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Advice on public test phase of EU Settlement Scheme

Following two successful pilots of the EU Settlement Scheme, the Home Office has announced that from 21 January 2019, EU citizens and their non-EU citizen family members will be able to take part in the public test phase of the Scheme.

The Scheme

On 29 March 2019, the UK are due to withdraw from the European Union. The EU Settlement Scheme will enable EU citizens and their non-EU family members to continue living and working in the UK following the UK’s withdrawal. In order to secure their right to remain in the UK, all EU citizens and any non-EU family members must submit a settlement application prior to 30 June 2021. Only individuals who have begun living in the UK on or before 31 December 2020 are eligible to submit an application.

Depending on how long the applicant has been residing in the UK, they will be granted either ‘settled’ status or ‘pre-settled’ status:

  • Settled status: EU citizens who have five or more years continuous residence in the UK;
  • Pre-settled status: EU citizens who have less than five years continuous residence in the UK.

Once an individual has been granted settled status, they will be able to continue living and working in the UK indefinitely. If an individual is granted pre-settled status, they will be allowed to remain in the UK for an additional five years from the date that they were granted pre-settled status. This will allow the individual to subsequently switch to settled status once they have obtained the required five years continuous residence.

For more information on the EU Settlement Scheme, including how to submit an application and the costs of doing so, please see our previous update.

The Pilot Scheme

In August 2018, the Home Office introduced its first testing phase of the Scheme; this pilot involved 12 NHS trusts and three universities. The second phase of testing commenced on 1 November 2018 and included organisations in the higher education, health and social care sectors. Official figures released in December 2018, revealed that more than 15,500 applications have been submitted but only 12,400 of these applications had been concluded meaning that thousands of applicants have not had their applications concluded which is disappointing. The figures demonstrated that 71% of the concluded applications were granted settled status and the remaining applications were granted pre-settled status. Further, many of the applicants received a decision about their application within 24 hours.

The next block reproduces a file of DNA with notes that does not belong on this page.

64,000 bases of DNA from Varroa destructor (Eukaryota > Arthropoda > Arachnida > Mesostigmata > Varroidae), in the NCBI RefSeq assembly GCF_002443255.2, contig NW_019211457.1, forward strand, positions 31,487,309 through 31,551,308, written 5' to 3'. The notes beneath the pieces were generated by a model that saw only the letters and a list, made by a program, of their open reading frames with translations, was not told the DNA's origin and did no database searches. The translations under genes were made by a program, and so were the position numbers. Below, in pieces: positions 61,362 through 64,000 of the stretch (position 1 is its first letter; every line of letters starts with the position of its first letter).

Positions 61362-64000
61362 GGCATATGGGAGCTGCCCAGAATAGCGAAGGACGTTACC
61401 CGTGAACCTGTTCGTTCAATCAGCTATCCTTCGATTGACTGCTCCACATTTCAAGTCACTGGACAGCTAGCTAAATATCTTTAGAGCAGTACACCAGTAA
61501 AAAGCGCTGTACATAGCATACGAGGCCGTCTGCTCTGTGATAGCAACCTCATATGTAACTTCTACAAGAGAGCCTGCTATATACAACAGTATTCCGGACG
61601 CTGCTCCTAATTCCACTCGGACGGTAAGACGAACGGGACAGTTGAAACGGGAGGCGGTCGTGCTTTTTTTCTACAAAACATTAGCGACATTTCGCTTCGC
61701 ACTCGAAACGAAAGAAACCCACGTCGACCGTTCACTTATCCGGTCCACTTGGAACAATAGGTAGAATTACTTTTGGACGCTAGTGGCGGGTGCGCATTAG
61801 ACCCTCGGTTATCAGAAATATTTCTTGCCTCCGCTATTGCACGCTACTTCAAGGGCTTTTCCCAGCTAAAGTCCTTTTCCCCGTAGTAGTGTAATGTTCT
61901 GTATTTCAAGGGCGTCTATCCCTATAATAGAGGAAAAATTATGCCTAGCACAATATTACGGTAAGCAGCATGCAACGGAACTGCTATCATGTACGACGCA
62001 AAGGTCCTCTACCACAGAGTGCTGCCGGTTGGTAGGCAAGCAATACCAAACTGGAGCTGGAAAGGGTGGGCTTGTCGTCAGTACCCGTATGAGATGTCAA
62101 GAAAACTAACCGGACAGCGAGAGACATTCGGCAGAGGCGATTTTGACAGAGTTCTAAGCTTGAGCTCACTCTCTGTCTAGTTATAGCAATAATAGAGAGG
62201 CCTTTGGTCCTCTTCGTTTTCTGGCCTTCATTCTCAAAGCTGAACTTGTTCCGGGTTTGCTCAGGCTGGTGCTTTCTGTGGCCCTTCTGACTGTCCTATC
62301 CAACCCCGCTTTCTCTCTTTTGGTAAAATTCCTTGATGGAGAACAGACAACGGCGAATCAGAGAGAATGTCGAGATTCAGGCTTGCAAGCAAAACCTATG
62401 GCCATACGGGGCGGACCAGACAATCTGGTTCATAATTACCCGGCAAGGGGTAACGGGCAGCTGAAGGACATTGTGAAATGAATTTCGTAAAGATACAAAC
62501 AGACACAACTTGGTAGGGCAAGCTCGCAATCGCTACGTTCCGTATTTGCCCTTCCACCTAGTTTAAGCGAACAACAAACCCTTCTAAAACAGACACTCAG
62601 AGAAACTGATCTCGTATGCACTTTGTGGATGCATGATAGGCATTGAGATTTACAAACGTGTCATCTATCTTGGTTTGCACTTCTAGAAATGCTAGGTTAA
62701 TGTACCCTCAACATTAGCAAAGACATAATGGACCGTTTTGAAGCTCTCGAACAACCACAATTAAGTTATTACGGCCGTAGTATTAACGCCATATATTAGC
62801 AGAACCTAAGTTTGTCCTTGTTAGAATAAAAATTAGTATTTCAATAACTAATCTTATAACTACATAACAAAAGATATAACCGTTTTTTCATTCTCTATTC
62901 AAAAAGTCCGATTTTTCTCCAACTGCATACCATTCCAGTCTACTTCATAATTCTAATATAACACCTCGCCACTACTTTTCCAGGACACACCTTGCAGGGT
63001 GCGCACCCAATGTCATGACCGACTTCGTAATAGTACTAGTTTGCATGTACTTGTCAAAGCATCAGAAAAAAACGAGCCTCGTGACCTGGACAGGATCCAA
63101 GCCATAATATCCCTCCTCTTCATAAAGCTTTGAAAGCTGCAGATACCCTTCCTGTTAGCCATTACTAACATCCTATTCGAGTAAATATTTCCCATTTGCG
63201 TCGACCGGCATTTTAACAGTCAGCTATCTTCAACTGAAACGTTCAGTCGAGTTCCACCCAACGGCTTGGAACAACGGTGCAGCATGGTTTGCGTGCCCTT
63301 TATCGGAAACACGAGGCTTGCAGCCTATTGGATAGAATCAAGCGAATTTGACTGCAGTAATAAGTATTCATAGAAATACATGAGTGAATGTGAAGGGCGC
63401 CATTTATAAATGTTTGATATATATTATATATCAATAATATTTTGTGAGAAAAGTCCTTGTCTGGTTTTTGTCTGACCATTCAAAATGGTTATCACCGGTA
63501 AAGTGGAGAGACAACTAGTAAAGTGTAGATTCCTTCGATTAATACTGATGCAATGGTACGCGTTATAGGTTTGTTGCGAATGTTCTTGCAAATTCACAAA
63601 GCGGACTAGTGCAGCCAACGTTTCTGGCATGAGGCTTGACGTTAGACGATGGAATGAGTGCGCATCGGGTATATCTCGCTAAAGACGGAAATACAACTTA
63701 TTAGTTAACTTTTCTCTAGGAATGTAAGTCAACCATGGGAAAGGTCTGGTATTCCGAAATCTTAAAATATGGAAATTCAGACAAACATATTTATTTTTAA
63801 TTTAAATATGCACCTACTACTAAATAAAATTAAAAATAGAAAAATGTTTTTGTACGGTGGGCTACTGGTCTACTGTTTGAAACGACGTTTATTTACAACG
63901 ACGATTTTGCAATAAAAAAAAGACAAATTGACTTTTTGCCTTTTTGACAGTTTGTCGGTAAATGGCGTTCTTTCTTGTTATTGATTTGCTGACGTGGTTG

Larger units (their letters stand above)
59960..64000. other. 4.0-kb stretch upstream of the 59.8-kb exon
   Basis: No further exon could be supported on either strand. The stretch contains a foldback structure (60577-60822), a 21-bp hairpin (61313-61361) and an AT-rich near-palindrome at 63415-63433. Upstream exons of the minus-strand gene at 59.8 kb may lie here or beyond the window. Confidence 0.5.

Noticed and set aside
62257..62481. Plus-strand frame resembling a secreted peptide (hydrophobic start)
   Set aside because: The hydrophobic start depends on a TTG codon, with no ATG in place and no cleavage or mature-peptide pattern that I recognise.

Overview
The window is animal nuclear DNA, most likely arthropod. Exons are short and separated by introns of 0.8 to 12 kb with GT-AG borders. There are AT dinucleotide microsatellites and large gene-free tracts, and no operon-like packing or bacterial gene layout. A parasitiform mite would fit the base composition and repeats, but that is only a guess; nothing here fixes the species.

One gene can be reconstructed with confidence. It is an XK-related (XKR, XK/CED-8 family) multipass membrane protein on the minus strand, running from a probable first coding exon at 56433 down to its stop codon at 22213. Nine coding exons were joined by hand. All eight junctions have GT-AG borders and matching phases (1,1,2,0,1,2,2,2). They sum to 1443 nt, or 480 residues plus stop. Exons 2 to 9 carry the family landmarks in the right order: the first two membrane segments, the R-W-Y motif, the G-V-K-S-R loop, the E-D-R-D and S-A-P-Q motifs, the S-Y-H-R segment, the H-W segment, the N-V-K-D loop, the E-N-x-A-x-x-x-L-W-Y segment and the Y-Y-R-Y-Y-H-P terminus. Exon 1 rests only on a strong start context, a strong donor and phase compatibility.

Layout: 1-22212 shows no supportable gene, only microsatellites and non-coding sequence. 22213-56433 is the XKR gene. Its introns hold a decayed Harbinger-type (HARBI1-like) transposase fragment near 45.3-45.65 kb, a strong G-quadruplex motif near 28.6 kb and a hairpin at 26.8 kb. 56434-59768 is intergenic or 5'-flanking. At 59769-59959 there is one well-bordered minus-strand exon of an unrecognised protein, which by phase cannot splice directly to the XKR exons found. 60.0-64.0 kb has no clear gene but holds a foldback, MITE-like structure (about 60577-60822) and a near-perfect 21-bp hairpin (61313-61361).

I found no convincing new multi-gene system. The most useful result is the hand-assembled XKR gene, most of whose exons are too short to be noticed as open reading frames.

From 21 January 2019, EU citizens who are living in the UK and have a valid passport, and their non-EU citizen family members who hold a valid biometric residence card will be able to participate in the next testing phase of the Scheme. The pilot scheme is completely voluntary and will require applicants to prove their identity by using the ‘EU Exit: Identity Document Checking’ app. The Government has announced that the Scheme will be fully introduced by 30 March 2019.

‘No-Deal’ Brexit?

As the uncertainty surrounding Brexit continues, questions arise as to the EU Settlement Scheme and whether it will continue in the event of a no-deal scenario. However, the Government has confirmed that if the UK does withdraw from the EU without a deal, this will not affect the Scheme or the rights of individuals who have already been granted settled or pre-settled status. However, in the event of a no-deal scenario, applicants must be resident in the UK by 29 March 2019 rather than 31 December 2020, and applications must be submitted by 31 December 2020.

If you require any further information, please get in touch.

Please note that this briefing is designed to be informative, not advisory and represents our understanding of English law and practice as at the date indicated. We would always recommend that you should seek specific guidance on any particular legal issue.

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